In 1996 Alan Sokal, a physics professor at New York University and University College London, submitted an article to Social Text, an academic journal of postmodern cultural studies entitled "Transgressing the Boundaries: Towards a Transformative Hermeneutics of Quantum Gravity". In the article he proposed that 'quantum gravity has progressive political implications' and that the '"morphogenetic field" could be a cutting-edge theory of quantum gravity'. After referring skeptically to the "so-called scientific method", the article declared that "it is becoming increasingly apparent that physical 'reality'" is fundamentally "a social and linguistic construct". It went on to state that because scientific research is "inherently theory-laden and self-referential", it "cannot assert a privileged epistemological status with respect to counterhegemonic narratives emanating from dissident or marginalized communities" and that therefore a "liberatory science" and an "emancipatory mathematics", spurning "the elite caste canon of 'high science'", needed to be established for a "postmodern science [that] provide[s] powerful intellectual support for the progressive political project". [From Wikipedia]
Of course, it was a hoax paper. Sokal wanted to show that the the liberal left agenda at the time seemed to have been hijacked by hip intellectuals and postmodernist literary theorists teaching that reality is socially constructed and about which you can say anything, especially if written in inpenetrable bollocks. Sokal has been praised as a hero on the right who wish to deride and dismiss entire fields of academia as useless endeavors but he was, in his own words: "an unabashed Old Leftist who never quite understood how deconstruction was supposed to help the working class". His aim was to promote a dialogue within academia and to remind some that there is an objective world out there that we are capable of studying systematically to discover it.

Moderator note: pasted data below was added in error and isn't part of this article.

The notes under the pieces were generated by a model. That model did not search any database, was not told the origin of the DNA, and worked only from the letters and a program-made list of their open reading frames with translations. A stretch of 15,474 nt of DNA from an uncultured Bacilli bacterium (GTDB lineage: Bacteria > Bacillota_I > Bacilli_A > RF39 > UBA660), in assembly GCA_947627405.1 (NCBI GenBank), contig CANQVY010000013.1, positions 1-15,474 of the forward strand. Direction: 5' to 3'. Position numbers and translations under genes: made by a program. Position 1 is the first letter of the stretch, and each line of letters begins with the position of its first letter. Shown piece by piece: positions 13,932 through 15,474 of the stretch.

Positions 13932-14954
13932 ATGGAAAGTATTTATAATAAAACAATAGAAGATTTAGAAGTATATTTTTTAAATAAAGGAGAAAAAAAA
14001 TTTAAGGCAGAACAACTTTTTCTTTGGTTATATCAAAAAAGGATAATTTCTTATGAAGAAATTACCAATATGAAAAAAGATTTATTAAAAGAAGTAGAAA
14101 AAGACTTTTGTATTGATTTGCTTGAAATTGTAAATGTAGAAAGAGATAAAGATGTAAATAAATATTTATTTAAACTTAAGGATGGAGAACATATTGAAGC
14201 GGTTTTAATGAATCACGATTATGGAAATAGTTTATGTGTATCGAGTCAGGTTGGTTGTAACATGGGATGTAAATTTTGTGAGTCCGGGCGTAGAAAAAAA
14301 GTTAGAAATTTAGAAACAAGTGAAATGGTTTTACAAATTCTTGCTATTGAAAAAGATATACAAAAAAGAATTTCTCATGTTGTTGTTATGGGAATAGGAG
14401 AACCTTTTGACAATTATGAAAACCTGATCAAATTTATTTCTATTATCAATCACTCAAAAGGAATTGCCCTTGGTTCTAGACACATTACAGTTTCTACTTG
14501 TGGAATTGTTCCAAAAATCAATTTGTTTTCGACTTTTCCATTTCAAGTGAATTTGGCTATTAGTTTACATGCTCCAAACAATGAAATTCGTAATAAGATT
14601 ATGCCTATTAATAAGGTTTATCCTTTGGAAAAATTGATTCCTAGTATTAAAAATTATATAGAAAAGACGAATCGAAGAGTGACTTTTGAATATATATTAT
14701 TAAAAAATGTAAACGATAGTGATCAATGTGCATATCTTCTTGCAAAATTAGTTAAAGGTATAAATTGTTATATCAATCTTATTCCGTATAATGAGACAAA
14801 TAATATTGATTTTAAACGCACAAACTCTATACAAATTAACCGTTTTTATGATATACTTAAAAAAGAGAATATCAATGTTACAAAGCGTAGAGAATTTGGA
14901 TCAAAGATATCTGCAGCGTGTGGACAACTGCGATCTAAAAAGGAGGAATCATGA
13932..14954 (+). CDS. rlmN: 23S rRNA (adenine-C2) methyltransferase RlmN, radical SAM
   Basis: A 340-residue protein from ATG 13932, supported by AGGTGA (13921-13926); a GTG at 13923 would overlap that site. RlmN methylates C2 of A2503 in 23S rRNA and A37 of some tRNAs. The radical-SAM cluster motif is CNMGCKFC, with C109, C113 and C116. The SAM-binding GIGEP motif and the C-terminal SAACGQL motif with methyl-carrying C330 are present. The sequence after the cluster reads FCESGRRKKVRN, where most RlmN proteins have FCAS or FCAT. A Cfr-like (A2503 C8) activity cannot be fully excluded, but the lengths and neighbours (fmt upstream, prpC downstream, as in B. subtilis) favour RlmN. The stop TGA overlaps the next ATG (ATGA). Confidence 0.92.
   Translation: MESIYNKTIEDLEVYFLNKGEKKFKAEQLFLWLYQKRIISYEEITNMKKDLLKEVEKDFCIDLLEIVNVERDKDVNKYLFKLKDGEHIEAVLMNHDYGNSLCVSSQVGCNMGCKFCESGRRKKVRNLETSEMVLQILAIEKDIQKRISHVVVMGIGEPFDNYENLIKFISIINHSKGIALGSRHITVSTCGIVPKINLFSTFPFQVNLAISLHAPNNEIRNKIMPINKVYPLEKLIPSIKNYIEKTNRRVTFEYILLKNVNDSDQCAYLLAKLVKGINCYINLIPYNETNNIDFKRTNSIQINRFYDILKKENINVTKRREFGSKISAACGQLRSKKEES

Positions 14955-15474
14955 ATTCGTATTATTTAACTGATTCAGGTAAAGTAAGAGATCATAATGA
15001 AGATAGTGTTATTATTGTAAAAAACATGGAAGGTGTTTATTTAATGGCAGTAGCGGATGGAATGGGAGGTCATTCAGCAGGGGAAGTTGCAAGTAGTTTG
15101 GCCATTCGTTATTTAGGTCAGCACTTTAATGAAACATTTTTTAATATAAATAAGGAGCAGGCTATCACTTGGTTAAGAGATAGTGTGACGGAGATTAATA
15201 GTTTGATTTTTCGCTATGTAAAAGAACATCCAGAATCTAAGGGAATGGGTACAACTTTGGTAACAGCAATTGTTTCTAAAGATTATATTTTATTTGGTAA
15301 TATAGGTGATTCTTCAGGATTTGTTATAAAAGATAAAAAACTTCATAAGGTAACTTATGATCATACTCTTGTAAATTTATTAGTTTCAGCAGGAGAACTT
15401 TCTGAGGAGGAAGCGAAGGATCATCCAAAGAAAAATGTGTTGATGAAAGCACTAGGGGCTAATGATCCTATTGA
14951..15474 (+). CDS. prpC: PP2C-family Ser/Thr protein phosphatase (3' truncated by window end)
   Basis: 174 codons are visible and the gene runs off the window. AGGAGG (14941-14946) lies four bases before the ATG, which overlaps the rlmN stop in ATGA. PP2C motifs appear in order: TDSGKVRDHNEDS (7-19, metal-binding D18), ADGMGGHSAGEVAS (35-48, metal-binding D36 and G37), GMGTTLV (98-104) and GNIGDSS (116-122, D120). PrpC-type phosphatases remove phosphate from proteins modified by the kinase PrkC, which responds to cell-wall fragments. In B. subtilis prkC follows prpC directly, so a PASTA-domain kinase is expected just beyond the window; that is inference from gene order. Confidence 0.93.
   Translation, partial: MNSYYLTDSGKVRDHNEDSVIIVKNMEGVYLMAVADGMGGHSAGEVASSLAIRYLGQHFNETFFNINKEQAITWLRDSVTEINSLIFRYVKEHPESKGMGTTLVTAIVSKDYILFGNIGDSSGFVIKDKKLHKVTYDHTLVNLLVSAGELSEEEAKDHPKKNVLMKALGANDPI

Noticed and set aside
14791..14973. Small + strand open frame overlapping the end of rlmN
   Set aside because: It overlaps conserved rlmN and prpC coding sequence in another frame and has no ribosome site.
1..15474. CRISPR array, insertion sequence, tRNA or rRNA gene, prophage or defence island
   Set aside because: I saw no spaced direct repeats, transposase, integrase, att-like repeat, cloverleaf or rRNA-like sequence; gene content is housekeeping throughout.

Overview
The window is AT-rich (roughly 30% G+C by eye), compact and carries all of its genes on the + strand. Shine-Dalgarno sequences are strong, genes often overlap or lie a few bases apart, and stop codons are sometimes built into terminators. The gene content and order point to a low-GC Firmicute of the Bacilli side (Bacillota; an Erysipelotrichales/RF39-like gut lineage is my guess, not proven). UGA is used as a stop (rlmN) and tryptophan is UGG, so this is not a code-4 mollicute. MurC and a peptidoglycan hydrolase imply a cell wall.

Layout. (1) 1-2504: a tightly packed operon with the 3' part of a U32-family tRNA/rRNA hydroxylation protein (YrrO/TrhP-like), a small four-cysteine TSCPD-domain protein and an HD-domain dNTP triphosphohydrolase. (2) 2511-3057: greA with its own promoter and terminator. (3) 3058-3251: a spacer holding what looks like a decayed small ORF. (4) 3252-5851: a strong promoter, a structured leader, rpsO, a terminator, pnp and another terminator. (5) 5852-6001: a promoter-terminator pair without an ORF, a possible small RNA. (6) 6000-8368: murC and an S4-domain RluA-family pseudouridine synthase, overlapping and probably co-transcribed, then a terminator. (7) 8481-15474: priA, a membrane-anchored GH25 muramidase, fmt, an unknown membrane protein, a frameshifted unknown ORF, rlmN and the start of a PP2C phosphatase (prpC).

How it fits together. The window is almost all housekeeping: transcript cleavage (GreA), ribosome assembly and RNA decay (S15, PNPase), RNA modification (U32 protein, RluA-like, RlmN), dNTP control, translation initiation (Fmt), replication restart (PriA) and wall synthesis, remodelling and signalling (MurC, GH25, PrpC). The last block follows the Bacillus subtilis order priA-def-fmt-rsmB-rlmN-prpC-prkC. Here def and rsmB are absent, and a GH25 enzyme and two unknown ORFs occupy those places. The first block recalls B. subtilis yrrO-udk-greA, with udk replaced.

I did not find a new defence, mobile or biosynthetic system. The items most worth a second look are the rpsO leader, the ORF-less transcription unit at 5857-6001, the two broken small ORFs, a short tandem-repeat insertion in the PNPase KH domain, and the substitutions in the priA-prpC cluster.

Sokal wrote of his hoax: 'From the mere fact of publication of my parody I think that not much can be deduced. It doesn't prove that the whole field of cultural studies, or cultural studies of science -- much less sociology of science -- is nonsense. Nor does it prove that the intellectual standards in these fields are generally lax. (This might be the case, but it would have to be established on other grounds.) It proves only that the editors of one rather marginal journal were derelict in their intellectual duty, by publishing an article on quantum physics that they admit they could not understand, without bothering to get an opinion from anyone knowledgeable in quantum physics, solely because it came from a ``conveniently credentialed ally'' (as Social Text co-editor Bruce Robbins later candidly admitted), flattered the editors' ideological preconceptions, and attacked their ``enemies'''. You can read the paper and Sokal's other work here: